It is also important you are looking at the end results of the business when evaluating the value of a change. For example, investing in expanding the technology organization may increase the throughput of the entire system, but if the work they are doing isn’t valuable to the customer it still isn’t delivering results to the business.
4 Key Benefits of Applying Lean Principles to DevOps
Utilizing Lean principles in DevOps yields numerous advantages. These include:
- Reducing waste in a way that impacts the bottleneck both increases capital efficiency and also increases throughput. Increased throughput means getting more work done.
- Decreasing cycle time means decreasing time to value for any given feature and helps to reduce inventory in the form of work in process.
- Decreasing inventory reduces the overall capital being carried on the company’s balance sheet which is not currently delivering value, and decreases the cost of large directional changes by reducing the amount of work thrown away without ever delivering value.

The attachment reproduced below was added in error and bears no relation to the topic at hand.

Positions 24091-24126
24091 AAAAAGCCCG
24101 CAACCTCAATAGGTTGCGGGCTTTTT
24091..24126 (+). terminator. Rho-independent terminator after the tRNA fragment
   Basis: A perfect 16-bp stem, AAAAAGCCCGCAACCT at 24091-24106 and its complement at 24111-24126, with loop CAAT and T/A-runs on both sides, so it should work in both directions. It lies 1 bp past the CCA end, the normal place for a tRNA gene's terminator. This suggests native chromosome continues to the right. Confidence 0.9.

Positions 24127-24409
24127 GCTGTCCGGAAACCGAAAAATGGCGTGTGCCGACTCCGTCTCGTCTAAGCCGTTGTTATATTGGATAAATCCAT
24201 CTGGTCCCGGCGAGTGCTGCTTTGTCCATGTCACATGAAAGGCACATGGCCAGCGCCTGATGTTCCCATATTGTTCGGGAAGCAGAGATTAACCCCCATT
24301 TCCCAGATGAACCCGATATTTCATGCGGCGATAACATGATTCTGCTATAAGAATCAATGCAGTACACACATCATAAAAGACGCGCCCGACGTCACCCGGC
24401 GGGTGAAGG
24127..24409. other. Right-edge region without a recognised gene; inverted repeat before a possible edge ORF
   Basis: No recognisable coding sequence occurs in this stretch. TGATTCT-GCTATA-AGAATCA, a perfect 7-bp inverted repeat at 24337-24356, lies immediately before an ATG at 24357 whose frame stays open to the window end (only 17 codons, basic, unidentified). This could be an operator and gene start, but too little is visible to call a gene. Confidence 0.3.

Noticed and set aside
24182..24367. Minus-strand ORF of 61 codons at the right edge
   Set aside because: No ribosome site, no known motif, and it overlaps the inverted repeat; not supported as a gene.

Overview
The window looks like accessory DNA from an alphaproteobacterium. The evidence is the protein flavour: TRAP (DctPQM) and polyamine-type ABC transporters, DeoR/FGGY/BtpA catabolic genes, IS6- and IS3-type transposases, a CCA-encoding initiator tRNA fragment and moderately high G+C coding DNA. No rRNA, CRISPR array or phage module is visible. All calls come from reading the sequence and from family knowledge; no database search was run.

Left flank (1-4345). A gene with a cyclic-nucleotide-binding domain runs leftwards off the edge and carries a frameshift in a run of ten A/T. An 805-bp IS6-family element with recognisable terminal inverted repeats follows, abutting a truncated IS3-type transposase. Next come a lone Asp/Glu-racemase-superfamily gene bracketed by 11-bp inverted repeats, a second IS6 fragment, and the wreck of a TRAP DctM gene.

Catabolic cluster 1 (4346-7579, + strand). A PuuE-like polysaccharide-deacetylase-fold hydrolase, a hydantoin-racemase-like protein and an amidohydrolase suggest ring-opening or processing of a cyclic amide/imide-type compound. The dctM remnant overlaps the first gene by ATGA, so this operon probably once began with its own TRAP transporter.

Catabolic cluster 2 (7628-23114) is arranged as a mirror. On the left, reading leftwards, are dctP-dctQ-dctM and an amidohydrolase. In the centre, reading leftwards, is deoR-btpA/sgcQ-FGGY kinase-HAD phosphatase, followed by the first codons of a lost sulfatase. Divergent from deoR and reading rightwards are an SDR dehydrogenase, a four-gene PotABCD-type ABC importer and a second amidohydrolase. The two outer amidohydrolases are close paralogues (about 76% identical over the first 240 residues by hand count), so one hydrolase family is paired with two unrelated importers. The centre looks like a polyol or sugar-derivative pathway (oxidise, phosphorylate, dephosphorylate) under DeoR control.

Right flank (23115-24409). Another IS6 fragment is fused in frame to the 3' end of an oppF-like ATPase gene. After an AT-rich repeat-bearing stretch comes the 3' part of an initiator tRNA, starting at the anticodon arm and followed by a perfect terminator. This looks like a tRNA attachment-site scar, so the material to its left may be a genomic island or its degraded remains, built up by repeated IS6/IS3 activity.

- Due date performance helps to reduce inefficiencies and waste in all connecting systems like sales and marketing.
These benefits fortify the synergy between development, operations, customers, and stakeholders.
Properly applying Lean Principles and the Theory of Constraints helps you to always work on the right things, get more done, deliver more value to customers, and expend less resources relative to the value created while doing it.
Lean Management in Product Development & FinOps
The integration of Lean principles has emerged as a transformative approach for product development and FinOps. Let’s look at how Lean methodologies contribute to efficiency, risk mitigation, and resource optimization in both areas.
Lean Product Development
Lean Product Development entails incorporating Lean principles into creating new products or features. By prioritizing testing and validation very early in the cycle while an idea is still just inside of product, businesses can ensure that resources are allocated to ideas proven to provide value. This reduces the risk of investing time and capital into unproven concepts.